In a review of Aimee Bender's Willful Creatures, CL Bledsoe concludes that "Bender is that most daring of writers, who will take any risk, regardless of the consequences." I couldn't disagree more. I've read The Girl in the Flammable Skirt and Willful Creatures, and I don't think she takes any risks at all. Her stories display only a kind of surrealistic whimsy that I, for one, find mostly cloying.
Take, for example, "Ironhead," a story from Willful Creatures that Bledsoe singles out for discussion, claiming it is a story in which Bender "portray[s] even the oddest characters not simply as running gags, but with emotional depth." It is hard for me to find the "emotional depth" in passages like this, which to the contrary exhibit only a cartoon-like sentimentality: "The ironhead turned out to be a very gentle boy. He played quietly on the his own in the daytime with clay and dirt, and contrary to expectations, he preferred wearing ragged messy clothes with wrinkles. His mother tried once to smooth down his outfits with her own, separated iron, but when the child saw what was his head, standing by itself, with steam exhaling from the flat silver base just like his breath, he shrieked a tinny scream and matching steam streamed from his chin as it did when he was particularly upset. The pumpkinhead mother quickly put the iron away; she understood; she imagined it was much the way she felt when one of her humanhead friends offered her a piece of seaonal pie on Thanksgiving." This is as much "emotional" portrayal of these characters as we get; the rest of the story continues to wring equally asinine changes on an already dopy idea. Once we've registered the unbeguiling notion that a boy has been born with an iron for a head, the story has little to offer. It continues to rely on faux-naive phrasing ("a very gently boy," "played quietly") and an altogther formulaic plot--the iron-headed boy dies, of course, leaving everyone very sad. I suppose one could characterize the story as a "running gag," but then the gag would need to be funny in the first place.
Or take "The End of the Line," in which a "big man" goes to a pet store "to buy himself a little man to keep him company." Nothing in this story (Bledsoe calls it a "surreal parable") is other than predictable and smarmy, once one allows for its tepidly surrealistic premise. "After about the third week. . .the big man took to torturing the little man." The little man contemplates his escape but is unable to accomplish it. The big man sets the little man free, but decides to follow the little man as he drives away in a "small blue bus"--he "just wanted to see where they lived." A (literally) little girl looks up at the "giant" who has found them and wonders at the "size of the pity that kept unbuckling in her heart."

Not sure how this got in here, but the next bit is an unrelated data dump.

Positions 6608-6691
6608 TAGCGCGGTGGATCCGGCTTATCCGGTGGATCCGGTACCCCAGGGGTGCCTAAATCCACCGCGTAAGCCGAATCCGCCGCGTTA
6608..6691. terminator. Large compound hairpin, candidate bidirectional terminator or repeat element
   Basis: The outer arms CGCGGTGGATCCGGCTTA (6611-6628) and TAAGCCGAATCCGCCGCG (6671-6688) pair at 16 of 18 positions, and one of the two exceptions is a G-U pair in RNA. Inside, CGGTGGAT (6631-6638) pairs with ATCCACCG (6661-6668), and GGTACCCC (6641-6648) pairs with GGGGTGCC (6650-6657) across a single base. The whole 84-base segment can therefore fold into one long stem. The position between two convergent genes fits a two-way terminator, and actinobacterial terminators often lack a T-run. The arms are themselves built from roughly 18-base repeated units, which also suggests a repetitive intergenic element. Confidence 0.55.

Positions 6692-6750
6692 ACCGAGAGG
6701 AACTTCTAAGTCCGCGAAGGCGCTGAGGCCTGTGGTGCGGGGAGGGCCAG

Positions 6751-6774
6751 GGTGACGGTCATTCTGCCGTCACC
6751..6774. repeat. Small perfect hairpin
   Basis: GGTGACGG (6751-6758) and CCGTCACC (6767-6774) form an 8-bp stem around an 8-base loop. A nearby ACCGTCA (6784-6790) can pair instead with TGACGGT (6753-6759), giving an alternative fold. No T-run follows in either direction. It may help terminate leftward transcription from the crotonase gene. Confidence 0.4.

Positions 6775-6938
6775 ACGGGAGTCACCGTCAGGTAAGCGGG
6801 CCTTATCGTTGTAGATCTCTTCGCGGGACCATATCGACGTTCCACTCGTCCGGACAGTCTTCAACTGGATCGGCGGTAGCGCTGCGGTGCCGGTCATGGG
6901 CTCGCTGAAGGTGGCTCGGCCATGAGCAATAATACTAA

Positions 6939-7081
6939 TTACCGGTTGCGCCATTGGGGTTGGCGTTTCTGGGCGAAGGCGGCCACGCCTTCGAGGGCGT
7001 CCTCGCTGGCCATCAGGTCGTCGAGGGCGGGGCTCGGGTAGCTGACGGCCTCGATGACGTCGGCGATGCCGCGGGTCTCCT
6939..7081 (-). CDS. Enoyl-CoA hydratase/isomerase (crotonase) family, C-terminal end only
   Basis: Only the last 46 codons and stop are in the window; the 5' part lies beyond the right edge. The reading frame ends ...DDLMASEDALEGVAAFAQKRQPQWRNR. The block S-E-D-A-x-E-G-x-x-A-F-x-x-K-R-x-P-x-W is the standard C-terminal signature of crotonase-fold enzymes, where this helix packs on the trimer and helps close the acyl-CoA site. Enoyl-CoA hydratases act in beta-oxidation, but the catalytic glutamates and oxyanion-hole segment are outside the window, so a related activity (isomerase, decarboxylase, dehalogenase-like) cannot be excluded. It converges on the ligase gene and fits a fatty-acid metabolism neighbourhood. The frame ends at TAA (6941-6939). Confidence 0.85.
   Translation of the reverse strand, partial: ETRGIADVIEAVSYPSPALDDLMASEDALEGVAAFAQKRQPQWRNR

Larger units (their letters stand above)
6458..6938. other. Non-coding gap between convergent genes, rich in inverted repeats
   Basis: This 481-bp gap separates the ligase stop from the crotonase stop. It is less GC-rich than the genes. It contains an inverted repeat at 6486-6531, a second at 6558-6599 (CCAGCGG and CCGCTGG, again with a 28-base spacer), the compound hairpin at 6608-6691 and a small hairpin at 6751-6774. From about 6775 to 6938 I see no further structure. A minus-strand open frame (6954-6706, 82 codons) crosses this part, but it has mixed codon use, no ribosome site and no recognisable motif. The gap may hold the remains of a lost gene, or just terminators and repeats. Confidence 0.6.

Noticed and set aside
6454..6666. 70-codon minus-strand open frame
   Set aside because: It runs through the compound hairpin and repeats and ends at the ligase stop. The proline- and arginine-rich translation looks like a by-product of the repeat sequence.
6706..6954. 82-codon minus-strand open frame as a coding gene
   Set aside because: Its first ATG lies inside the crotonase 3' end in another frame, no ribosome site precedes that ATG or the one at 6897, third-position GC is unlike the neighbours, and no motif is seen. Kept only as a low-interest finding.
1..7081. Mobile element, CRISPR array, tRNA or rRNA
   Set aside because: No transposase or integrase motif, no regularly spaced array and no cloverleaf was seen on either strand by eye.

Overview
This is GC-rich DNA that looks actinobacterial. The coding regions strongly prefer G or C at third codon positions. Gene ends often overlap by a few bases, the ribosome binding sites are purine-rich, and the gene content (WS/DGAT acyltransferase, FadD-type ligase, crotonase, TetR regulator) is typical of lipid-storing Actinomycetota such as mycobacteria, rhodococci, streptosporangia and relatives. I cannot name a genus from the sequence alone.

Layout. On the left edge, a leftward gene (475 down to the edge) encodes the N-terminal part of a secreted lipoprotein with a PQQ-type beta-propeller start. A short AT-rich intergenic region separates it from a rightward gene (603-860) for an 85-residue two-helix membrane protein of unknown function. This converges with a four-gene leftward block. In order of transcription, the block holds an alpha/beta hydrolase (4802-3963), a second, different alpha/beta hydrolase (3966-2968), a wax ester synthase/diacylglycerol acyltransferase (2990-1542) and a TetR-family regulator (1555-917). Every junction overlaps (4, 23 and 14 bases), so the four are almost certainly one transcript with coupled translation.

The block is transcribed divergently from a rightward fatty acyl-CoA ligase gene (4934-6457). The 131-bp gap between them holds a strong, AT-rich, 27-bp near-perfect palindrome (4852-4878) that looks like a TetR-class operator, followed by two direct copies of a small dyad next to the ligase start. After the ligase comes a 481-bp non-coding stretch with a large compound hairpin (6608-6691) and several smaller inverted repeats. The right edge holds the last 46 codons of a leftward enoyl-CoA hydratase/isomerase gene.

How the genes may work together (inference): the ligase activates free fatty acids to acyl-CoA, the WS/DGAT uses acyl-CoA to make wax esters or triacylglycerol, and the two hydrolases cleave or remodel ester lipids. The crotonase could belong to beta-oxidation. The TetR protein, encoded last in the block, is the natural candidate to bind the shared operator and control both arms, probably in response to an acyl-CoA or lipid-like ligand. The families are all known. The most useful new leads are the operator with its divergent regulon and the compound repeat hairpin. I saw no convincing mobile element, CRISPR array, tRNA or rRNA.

For a "parable" like this to work, in my opinion, it either has to implicitly examine the structural and thematic assumptions of the parable itself (in the process reconfiguring the possibilities of the form) or it has to manifest some stylistic vigor to compensate for the formulaic nature of parables and fables. Kafka, Borges, Calvino, and Barthleme, for example, are writers able to carry out such tasks, but Bender's stories do neither. Plot exists to reveal the mawkishly cute characters and situations (cute even in their occasional freakishness), but is otherwise so conventional as to be simply perfunctory. And her style is even less interesting, usually just an excuse to "shock" the reader with a seemingly outlandish situation that is really just silly:
The motherfucker arrived at the West Coast from the Midwest. He took a train, and met women of every size and shape in different cities--Tina with the straight-ahead knees in Milwaukee, Annie with the caustic laugh in Chicage, Betsy's lopsided cleavage in Bismark, crazy Heddie in Butte, that lion tamer in Vegas, the smart farm girl from Bakersfield. Finally, he dismounted for good at Union Station in Lost Angeles.
"I fuck mothers," he said to anyone who asked him. "And I do it well."
One could imagine a writer like, say, Stanley Elkin, taking this set-up and running with it, transforming it through his inimitable style and comic imagination into an extended fiction full of narrative ingenuity and aesthetic delight. But in Bender's rendering it becomes an utterly straight-faced account of a man with a quaintly unconventional sexual proclivity who is given to such statements as "Desire is a house. Desire needs closed space. Desire runs out of doors or windows, or slats or pinpricks, it can't fit under the sky, too large."
I do not mean to single out CL Bledsoe's review for criticism. It has become common for reviewers to identify Bender as a risk-taker, her fiction as an example of what passes for "innovative" writing among the graduates of the better MFA programs. (Bledsoe even comes close to accurately describing Bender's fiction when she calls it "like a rich dessert," except that, for me at least, it is more like sugar overload.) But calling such work innovative or experimental simply because it distorts ordinary reality in some fairy tale-ish sort of way doesn't really do the cause of experimental fiction much good. Experimental fiction challenges the formal constraints imposed by past practices; it does not seek out alternative methods in order, finally, to just tell the same old stories in only superficially different ways. Bender's fiction accepts those constraints and relates decidedly familiar stories dressed up in gaudy but cheap disguises.